Echoes of the 2004 Draft

You notice there are a lot of 2004 draftees around in these playoffs?

Dwight Howard was the first pick. Ben Gordon was third. Andre Iguodala was ninth, Josh Smith 17th, J.R. Smith 18th, and Jameer Nelson was the 20th.

Sasha Vujacic was 27th, Anderson Verejao was 30th, and Trevor Ariza was a tremendous value with the 43rd pick.

Five years after that draft, players are coming into their own all over the place. It's a happy story.

But my word, have you seen the sadness that is the former 16th pick in the 2004 NBA Draft? Kirk Snyder was in the news a few weeks ago, having been accused of breaking into a home and assaulting a man. He has been indicted on two felonies, and has since received another assault charge for allegedly attacking an inmate at the county jail.

Believe it or not, it gets worse.

Denise G. Callahan of the Dayton Daily News writes:

Warren County Common Pleas Judge Neal Bronson found Snyder unable to stand trial this week following a competency hearing. He also has ruled, at the request of Dr. Anthony Whitaker at Summit Behavioral Healthcare, that Snyder be force fed.

"The defendant has in fact rejected all medications and nutrition that has been offered him to the point that the defendant had to be hospitalized on two occasions...," Bronson wrote. "All other possible methods have been attempted without success, thereby making forced medication and nutrition the least intrusive method remaining."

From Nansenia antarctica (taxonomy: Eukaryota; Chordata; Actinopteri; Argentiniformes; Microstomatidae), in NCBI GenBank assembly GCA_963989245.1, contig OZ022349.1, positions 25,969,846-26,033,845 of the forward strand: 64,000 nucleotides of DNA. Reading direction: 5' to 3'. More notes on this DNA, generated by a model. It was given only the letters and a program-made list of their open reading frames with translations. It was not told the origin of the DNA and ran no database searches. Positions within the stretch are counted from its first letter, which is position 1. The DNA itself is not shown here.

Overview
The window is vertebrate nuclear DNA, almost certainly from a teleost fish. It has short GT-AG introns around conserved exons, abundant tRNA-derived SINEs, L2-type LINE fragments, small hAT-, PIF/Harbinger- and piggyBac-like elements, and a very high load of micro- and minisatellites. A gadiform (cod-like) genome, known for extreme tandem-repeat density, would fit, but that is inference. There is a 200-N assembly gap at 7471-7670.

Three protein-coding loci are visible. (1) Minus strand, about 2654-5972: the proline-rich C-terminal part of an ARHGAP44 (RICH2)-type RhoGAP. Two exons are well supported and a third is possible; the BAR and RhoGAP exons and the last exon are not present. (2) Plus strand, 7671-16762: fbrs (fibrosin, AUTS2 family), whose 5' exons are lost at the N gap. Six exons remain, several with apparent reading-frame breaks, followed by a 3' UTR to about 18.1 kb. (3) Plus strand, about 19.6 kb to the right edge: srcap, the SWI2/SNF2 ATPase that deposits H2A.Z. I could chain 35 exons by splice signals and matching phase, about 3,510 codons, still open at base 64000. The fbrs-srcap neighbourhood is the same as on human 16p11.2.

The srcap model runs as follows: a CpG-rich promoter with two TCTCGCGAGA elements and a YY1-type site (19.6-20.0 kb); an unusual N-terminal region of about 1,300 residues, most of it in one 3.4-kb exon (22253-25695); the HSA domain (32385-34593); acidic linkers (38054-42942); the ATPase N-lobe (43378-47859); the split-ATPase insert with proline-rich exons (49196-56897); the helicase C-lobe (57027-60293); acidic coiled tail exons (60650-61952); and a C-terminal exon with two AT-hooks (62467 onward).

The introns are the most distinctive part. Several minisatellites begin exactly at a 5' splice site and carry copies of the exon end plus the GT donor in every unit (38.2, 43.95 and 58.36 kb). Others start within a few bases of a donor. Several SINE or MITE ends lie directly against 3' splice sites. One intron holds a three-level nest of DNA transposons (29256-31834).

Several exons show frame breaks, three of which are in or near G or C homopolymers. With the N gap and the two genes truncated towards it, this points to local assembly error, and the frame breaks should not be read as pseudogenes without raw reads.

Snyder's attorney, Hal Arenstein, could not be reached for comment, but he had filed documents in court saying his client is not guilty by reason of insanity and he is not competent to stand trial.

UPDATE: Ryan Schwan of Hornets247 e-mails:

That story about Kirk Snyder hurts. He played for a season with the Hornets during Paul's rookie year, and if I had to bet on which of the three swingmen we had on the team at the time (Rasual Butler, Kirk Snyder or J.R. Smith) would turn out to be a solid contributer in 2008-2009, Kirk Snyder was the one.

He had a good handle, a nice stroke, and all the athletic gifts in the world. During one game against the Lakers, he took a feed from Speedy Claxton and literally jumped over Von Wafer and dunked -- Carter over Weis style.

Now, I knew he had a bit of a troubled past. He'd been suspended by Jerry Sloan as a rookie for taunting the Houston bench after a dunk. He'd also gotten into a fistfight with Jerry Stackhouse (and gotten the worst of it), and Utah happily traded him away the following year.

I remember quotes from Byron Scott talking about how he had trouble getting through to Snyder a few times during the season, but really, I was shocked when the Hornets dumped him in the off-season, ostensibly because he was acting like he was a superstar at the Summer League instead of taking instruction. Really? Dump a guy with his gifts, because he thought he could lord over the talent at Summer League? It was a little hard to swallow.

I know at one point he was trying to change too. During the season with the Hornets, I know he talked about how he found Stackhouse after a game and apologized for the fight the year before.

It's a shame things ended so wrong.